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Governor Scott Vetoes Clean Heat Bill


  • Screenshot ©️ Seven Days
  • Gov. Phil Scott
Gov. Phil Scott on Friday vetoed H.715, a bill that was designed to reduce fossil fuel heating emissions through a “clean heat standard.”

In his veto message, the governor repeated his concerns that the bill places too much of the responsibility for the standard in the hands of the Public Utilities Commission without proper oversight from the General Assembly.  He also said the bill’s authors had not done enough research on its potential impact.

“What the Legislature has passed is a bill that includes some policy, with absolutely no details on costs and impacts, and a lot of authority and policy making delegated to the Public Utility Commission (PUC), an unelected board,” Scott wrote.
The clean heat standard would require fuel dealers to decrease the amount of fossil fuel they sell over time. Alternatively, they could offset that by selling more biofuels, installing electric heat pumps and weatherizing homes to cut down on fossil-fuel consumption. The bill was drafted as one means of meeting the requirements set out in Vermont’s 2020 Global Warming Solutions Act, which includes aggressive reduction targets for fossil fuel emissions.

That law enables members of the public to sue the state if it fails to take sufficient steps toward cutting emissions by 15 percent by 2025, 40 percent by 2030 and 80 percent by 2050.

 The bill would give the PUC until January 2024 to formulate the rules after at least six public hearings. Senators included a provision that would require legislators to be consulted before PUC rules are final. But that didn’t go far enough, Scott said Friday.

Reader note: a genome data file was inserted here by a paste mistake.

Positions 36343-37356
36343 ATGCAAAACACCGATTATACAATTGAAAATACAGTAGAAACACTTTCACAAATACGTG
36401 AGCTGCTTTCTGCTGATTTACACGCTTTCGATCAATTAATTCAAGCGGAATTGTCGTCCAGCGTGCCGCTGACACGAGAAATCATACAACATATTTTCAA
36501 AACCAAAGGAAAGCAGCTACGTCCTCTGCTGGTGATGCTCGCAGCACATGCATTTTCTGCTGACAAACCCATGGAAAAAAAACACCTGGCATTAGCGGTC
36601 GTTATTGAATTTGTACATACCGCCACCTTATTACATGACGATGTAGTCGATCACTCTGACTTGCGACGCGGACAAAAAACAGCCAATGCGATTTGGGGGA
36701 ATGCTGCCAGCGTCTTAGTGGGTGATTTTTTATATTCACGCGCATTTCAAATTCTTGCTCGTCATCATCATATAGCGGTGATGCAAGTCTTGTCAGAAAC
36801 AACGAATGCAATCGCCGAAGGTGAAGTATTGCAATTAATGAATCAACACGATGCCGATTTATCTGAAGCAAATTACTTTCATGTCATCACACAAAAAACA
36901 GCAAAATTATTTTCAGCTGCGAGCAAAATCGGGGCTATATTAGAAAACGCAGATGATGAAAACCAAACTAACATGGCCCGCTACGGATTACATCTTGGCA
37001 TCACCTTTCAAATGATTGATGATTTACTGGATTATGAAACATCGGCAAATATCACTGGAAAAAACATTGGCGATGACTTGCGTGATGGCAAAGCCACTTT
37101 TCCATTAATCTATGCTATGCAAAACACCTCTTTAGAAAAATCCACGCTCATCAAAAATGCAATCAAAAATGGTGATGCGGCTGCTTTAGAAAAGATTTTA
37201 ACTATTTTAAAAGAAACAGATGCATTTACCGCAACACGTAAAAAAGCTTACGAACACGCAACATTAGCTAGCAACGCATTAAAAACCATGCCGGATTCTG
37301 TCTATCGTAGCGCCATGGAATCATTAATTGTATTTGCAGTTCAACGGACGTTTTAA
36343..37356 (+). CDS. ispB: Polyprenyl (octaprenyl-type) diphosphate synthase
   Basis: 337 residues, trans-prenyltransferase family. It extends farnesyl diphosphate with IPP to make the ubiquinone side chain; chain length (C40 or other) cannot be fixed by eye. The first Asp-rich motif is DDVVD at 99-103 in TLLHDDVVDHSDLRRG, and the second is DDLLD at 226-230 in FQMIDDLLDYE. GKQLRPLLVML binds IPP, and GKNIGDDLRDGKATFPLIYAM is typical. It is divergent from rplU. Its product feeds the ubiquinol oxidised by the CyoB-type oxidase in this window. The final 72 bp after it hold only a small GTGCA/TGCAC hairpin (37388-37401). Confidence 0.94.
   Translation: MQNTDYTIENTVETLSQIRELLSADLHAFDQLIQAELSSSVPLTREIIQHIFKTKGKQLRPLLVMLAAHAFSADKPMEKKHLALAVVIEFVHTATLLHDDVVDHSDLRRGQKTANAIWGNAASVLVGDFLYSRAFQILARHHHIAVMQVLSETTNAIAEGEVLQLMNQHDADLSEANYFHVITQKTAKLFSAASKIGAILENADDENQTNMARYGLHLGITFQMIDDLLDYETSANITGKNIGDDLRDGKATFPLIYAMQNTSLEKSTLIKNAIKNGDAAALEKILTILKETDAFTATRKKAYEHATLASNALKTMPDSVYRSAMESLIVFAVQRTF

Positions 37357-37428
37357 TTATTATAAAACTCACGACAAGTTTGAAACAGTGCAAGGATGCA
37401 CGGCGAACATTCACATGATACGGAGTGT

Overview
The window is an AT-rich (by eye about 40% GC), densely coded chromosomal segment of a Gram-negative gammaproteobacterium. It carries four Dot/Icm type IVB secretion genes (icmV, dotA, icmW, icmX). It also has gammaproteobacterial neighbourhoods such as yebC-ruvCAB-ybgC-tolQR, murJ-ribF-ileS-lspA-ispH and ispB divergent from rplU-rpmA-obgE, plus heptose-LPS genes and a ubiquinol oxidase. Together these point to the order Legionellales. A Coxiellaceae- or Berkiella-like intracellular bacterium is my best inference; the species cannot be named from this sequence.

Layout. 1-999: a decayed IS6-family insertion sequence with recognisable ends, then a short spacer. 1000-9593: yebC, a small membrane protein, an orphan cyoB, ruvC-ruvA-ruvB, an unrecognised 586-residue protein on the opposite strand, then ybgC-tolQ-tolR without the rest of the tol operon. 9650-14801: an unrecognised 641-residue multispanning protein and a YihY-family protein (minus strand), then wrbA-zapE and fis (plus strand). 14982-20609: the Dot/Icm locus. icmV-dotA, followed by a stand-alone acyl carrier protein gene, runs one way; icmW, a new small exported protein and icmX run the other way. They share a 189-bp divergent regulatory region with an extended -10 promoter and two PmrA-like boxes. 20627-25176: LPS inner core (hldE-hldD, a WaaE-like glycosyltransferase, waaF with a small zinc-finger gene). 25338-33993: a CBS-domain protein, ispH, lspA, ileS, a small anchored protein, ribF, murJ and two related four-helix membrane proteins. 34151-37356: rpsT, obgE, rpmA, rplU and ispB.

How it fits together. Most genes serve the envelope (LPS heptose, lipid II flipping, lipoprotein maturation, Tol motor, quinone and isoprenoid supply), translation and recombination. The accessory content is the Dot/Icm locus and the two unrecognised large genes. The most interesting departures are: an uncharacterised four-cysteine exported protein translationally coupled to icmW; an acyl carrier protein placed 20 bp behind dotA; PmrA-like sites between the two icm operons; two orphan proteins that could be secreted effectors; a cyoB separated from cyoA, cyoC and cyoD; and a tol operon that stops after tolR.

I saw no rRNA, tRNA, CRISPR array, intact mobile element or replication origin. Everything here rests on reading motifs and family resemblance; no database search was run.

“Regardless of the latest talking points, the bill does not guarantee a full legislative deliberation on the policy, plan and fiscal implications prior to implementation,” he wrote.
The measure passed the Vermont Senate 23-7 on April 28, and the House 88-37 on Tuesday.

The clean heat standard is a priority of the Democratic leadership, and several lawmakers expect to attempt to override Scott’s veto on Monday or Tuesday as the legislative session winds toward a close. An override requires a two-thirds majority vote that would be held first in the House.

House Speaker Jill Krowinski (D-Burlington)  said the clean heat standard had been "the top recommendation of the Vermont Climate Council that we established in the Global Warming Solutions Act." She added, "We will continue to have conversations over the weekend, but my plan is to hold a veto override vote next week."

Advocates said they support an override.

“At a moment when most of the world’s leading climate scientists are, in effect, screaming ‘Now or never!’ on climate action, the Governor’s veto injects tremendous uncertainty ... when we urgently need decisive action,” Johanna Miller, energy and climate program director at the Vermont Natural Resources Council, said in a prepared statement. “I thank the Vermont House and Senate leaders who voted overwhelmingly to advance this bill, and I look forward to celebrating their successful override.”

Matt Cota, the executive director of the Vermont Fuel Dealers Association, said that the measure would be expensive, time-consuming and difficult to enforce.

"If this becomes law, every seller of oil heat, propane, kerosene, natural gas, and coal  will have to register with the PUC, show how much fuel they bought, how much fuel they sold, where it came from, and where it was delivered," he said Friday.

If the veto is sustained, he said, lawmakers would have to find another way to meet the requirements of the Global Warming Solutions Act. But if the veto is overridden, he said, the state could be sued for failing to follow the requirements of the 2020 law.

“This is a challenging spot,” he said.

Also on Friday, the House voted unanimously to override the governor's May 2 veto of S.286, a state employees' pension reform package.  The House speaker's office said the vote was the first time in Vermont history that both chambers voted unanimously to override a veto.

Correction, May 5, 2022: An earlier version of this story contained an incorrect date for the PUC's deadline to formulate rules. The story has been updated.